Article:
Sudan: An in-depth analysis of the social dynamics of abandonment of FGM/C
AbstractSpecial Series on Social Norms and Harmful Practices This paper examines the experience of Sudan by analysing the factors that promote and support the abandonment of female genital mutilation/cutting (FGM/C) and other harmful social practices. FGM/C is still widely practiced in all regions of northern Sudan but today actors are mobilizing across the country to end the practice. This paper analyses programmes that support ending FGM/C in Sudan and highlights the key factors that promote collective abandonment of the practice, including the roles of community dialogue, human rights deliberation, community-led activities, and the powerful force of local rewards and punishment. The Sudan experience demonstrates that social norms can change when a new understanding and appreciation of communities’ traditions and values is introduced. At policy level, the paper describes the adoption of laws and policies that prohibit or criminalize all forms of FGM/C and the introduction of integrated communication campaigns that have mobilized multiple actors to adopt and voice a consistent and clear stance against FGM/C.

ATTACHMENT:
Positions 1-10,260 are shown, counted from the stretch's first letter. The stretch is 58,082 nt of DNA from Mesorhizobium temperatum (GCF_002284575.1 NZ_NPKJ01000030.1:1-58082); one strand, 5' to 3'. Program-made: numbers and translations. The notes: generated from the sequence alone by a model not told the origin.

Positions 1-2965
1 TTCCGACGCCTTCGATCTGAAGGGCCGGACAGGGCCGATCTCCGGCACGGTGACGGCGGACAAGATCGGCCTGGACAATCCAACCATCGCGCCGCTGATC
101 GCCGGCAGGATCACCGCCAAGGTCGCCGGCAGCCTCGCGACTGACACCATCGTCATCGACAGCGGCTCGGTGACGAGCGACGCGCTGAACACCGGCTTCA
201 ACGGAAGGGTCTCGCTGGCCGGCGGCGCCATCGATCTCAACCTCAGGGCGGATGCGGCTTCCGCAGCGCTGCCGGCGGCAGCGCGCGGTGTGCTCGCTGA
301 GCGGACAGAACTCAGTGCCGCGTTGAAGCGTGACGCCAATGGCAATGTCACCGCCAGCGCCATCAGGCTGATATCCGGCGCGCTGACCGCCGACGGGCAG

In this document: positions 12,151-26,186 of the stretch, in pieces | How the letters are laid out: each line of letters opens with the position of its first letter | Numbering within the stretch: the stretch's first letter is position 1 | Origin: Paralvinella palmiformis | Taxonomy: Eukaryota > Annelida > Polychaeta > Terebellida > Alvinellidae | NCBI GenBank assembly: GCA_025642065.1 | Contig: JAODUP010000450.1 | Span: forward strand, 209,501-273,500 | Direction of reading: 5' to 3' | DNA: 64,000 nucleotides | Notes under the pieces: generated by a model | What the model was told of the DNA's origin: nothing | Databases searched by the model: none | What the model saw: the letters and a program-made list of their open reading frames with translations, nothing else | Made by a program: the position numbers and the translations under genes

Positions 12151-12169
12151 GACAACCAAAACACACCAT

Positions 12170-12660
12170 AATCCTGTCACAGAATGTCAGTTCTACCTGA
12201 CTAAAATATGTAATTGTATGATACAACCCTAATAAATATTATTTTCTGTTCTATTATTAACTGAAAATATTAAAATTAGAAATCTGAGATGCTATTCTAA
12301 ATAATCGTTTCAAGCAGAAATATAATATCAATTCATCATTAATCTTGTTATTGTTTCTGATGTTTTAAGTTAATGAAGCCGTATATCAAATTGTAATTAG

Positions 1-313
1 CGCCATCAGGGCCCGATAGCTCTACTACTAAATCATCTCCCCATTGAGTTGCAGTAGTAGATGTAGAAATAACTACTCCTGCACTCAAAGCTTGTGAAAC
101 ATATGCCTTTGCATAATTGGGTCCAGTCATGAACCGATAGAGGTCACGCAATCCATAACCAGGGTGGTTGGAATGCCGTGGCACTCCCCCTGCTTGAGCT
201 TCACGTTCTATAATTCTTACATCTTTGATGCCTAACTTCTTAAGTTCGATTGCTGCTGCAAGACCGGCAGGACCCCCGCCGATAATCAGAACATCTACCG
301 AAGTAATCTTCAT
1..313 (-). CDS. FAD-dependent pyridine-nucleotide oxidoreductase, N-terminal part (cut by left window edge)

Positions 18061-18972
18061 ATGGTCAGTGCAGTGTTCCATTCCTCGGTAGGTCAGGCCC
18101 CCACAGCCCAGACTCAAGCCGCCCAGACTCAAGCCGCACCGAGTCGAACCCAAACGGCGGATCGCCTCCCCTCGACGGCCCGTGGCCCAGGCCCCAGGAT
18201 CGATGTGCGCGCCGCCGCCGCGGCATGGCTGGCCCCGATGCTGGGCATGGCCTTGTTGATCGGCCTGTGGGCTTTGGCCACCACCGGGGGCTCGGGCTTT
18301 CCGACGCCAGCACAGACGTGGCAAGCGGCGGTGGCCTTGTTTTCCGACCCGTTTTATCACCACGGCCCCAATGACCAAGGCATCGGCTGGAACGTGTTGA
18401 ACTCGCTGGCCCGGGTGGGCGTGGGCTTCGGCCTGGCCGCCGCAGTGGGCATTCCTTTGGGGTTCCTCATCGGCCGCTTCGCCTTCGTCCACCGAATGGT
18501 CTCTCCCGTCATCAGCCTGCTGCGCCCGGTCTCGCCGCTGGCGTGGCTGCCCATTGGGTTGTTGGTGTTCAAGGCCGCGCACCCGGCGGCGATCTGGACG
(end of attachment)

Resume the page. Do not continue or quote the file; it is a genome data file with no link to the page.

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Bibliographic InfoPaper provided by UNICEF Innocenti Research Centre in its series Innocenti Working Papers with number inwopa09/58.
Date of creation: 2009
Date of revision:
Find related papers by JEL classification:
- J79 - Labor and Demographic Economics - - Labor Discrimination - - - Other
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